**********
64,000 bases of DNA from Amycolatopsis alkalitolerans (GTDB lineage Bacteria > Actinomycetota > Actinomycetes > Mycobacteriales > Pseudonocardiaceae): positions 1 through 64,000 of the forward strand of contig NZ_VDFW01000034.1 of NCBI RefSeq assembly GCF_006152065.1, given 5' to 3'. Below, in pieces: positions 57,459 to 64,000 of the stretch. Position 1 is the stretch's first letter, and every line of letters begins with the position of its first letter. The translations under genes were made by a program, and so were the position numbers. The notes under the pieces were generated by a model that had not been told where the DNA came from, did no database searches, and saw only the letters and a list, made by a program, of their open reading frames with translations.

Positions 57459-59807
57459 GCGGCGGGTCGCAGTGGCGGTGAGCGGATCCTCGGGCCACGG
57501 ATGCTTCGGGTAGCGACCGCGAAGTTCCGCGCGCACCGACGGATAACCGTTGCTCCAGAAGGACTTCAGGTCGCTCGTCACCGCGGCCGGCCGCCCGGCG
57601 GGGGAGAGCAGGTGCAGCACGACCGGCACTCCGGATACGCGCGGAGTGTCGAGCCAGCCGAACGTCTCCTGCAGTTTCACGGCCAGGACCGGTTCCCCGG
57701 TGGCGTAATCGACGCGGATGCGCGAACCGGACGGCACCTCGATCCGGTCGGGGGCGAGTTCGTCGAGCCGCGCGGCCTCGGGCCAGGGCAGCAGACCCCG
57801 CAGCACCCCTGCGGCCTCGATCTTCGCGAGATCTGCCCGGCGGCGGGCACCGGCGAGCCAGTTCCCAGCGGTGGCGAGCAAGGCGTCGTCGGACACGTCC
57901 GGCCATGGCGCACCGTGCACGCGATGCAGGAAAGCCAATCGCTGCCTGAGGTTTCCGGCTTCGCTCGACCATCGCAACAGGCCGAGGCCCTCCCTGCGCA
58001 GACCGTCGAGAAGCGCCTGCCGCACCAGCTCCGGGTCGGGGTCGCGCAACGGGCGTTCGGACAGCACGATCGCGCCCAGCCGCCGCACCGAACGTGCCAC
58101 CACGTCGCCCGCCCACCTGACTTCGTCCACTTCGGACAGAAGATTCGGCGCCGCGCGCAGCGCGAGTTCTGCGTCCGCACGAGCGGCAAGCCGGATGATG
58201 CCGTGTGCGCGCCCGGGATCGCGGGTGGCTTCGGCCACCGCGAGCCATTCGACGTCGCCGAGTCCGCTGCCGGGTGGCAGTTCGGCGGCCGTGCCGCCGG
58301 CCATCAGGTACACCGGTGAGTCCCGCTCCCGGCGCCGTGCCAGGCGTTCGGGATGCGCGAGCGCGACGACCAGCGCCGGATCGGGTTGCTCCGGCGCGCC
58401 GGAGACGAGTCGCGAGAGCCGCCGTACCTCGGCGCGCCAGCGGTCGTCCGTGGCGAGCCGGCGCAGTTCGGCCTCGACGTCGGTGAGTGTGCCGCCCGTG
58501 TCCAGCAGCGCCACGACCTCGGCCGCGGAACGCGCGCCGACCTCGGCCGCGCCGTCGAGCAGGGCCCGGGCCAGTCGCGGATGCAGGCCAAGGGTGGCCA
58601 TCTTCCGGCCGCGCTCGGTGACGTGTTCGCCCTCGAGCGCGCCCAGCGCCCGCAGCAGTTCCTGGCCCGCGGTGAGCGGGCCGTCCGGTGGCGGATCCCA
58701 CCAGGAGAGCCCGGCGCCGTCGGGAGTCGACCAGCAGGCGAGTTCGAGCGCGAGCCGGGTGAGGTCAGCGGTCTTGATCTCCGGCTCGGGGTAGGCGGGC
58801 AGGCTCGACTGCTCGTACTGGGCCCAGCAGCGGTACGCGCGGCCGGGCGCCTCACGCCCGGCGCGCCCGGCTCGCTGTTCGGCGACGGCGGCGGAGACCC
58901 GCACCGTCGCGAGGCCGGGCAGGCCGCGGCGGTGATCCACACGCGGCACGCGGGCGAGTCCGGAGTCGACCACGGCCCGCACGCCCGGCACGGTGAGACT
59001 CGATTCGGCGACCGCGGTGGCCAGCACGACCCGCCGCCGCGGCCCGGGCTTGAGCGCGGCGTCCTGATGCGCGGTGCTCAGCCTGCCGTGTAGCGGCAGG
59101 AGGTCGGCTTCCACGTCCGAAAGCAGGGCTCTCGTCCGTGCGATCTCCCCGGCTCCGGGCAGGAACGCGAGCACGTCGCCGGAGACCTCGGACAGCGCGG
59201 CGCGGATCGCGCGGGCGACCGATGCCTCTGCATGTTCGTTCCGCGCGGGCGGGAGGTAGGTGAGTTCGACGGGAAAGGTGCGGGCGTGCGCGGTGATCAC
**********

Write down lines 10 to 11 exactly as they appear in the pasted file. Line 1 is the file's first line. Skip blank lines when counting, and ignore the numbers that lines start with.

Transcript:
58101 CACGTCGCCCGCCCACCTGACTTCGTCCACTTCGGACAGAAGATTCGGCGCCGCGCGCAGCGCGAGTTCTGCGTCCGCACGAGCGGCAAGCCGGATGATG
58201 CCGTGTGCGCGCCCGGGATCGCGGGTGGCTTCGGCCACCGCGAGCCATTCGACGTCGCCGAGTCCGCTGCCGGGTGGCAGTTCGGCGGCCGTGCCGCCGG